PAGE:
About six weeks ago, my parents invited Andrew and me over for Sunday dinner. “I’m marinating hamburgers and a salmon burger for you,” my father said excitedly.
Then they cancelled a few hours before, because they do not love their only child.
Dinner was rescheduled for the following Sunday. “I’m still marinating those hamburgers,” my father said. “They’ll be so flavorful!”
We gathered for dinner; everybody ate their beef burgers while I had my salmon patty (which had been marinated and cooked separately). It was flavorful: brimming with the delicious flavor of fish. Nobody else tried the salmon.
The next evening, I started feeling badly. I crawled into bed early, hoping it would pass, but soon became horribly ill. To briefly and non-graphically summarize the subsequent five hours: I exploded and begged for death to come take me away. Andrew watched sympathetically, because marriage means you cannot run screaming when your spouse is disgusting.
Eventually we concluded that medical intervention was required. While I was a biohazard in motion, Andrew was kind enough to load me into the car without requiring that I climb into a trash bag first. Then we spent 8 hours in the emergency room. Apparently Virginia is not a Death with Dignity state, which is how I am still here writing this post today.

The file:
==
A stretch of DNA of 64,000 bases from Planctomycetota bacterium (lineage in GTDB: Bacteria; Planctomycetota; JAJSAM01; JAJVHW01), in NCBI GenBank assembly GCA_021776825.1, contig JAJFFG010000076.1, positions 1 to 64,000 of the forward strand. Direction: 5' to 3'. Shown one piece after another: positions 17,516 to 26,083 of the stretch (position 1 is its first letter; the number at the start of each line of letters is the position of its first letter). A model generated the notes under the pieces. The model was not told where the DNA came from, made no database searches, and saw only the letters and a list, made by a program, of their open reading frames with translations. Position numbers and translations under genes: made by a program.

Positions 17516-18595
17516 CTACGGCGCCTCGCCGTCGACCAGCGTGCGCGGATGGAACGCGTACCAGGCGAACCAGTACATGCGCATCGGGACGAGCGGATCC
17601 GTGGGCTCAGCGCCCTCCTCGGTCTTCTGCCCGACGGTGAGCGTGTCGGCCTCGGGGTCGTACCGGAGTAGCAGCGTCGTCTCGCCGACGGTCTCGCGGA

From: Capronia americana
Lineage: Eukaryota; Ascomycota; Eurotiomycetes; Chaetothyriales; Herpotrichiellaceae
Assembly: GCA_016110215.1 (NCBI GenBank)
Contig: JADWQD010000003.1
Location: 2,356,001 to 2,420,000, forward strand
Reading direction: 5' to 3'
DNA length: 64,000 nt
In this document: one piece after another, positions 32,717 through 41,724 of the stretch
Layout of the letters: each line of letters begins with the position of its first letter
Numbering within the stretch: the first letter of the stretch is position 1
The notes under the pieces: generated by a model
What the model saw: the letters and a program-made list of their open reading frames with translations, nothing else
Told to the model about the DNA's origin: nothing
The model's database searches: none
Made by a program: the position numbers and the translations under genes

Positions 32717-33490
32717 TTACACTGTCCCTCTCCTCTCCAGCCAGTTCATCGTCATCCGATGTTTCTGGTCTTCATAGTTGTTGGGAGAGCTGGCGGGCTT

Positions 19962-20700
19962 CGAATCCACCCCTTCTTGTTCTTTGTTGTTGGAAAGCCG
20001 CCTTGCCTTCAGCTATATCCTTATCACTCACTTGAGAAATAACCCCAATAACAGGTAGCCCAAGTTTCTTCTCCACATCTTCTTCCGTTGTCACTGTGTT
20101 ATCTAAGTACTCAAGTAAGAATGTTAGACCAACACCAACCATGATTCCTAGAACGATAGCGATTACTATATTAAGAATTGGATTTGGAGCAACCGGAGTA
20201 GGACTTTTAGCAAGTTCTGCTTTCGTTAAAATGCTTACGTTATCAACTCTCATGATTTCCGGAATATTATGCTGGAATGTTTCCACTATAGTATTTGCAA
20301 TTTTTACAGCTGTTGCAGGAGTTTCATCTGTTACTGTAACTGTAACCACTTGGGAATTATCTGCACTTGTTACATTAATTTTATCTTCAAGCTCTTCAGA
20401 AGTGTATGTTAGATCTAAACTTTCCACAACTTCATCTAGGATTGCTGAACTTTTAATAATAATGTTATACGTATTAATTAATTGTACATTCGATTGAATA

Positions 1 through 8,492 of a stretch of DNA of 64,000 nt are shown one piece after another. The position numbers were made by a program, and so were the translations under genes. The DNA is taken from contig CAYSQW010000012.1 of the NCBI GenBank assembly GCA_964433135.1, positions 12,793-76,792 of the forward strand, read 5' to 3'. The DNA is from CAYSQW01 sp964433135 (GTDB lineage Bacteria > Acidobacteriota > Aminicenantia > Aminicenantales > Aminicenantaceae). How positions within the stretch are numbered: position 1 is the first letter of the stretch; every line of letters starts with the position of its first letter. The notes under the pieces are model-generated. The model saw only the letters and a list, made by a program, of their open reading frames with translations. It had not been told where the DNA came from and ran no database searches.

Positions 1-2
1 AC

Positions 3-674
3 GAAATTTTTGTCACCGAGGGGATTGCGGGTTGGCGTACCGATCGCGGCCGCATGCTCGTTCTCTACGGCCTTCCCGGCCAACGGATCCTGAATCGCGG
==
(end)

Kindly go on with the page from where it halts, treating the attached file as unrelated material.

Thankfully the episode passed eventually and I recovered. When my father and I met for sushi (oh, the irony) a week later, we put the pieces together and discovered that the salmon burger was the culprit. Apparently the package of frozen burgers clearly says “DO NOT DEFROST” but my parents were like, hey, let’s not only defrost this bad boy, but leave it thawed for a week before feeding it to our kid. When I saw my mother the next day and mentioned that she tried to kill me with a fish patty, my usually doting mother replied, “Hm. Really? Hm. So anyway…”
I love you, Mom. And, Dad, that marinade was great. But next time, let’s do meatloaf.
So fast forward to yesterday, when my roommate joined Costco and brought home a huge bag of frozen salmon fillets. She excitedly offered to thaw a fillet for me and while my first instinct was to scream NO WAY, PLEASE DON’T KILL ME, I said sure, that sounds great, I have a few extra pounds that I can’t wait to crap out violently.
The fish was waiting for me in the refrigerator around dinnertime, but I couldn’t bring myself to commit. It wasn’t until after getting home from my Target date with Julie at 9pm (yes, that’s a thing, Target is wonderful) that I had to face the music and cook the salmon, or risk letting in sit in the fridge overnight and become rife with fatal diseases. The package said to bake it for 15-20 minutes, so I baked it for 35 minutes and then set it on fire for good measure.
Okay, not that last part, but only because it was late and I didn’t want to set the smoke alarm off. Once the salmon cooled from an internal temperature that rivaled the sun, I took a deep breath, ate half of it, and then waited. It has now been 24 hours and everything seems to be okay internally, so I just microwaved the other half (for so long that it partly exploded and partly caramelized) and ate it.
This is the definition of living on the edge.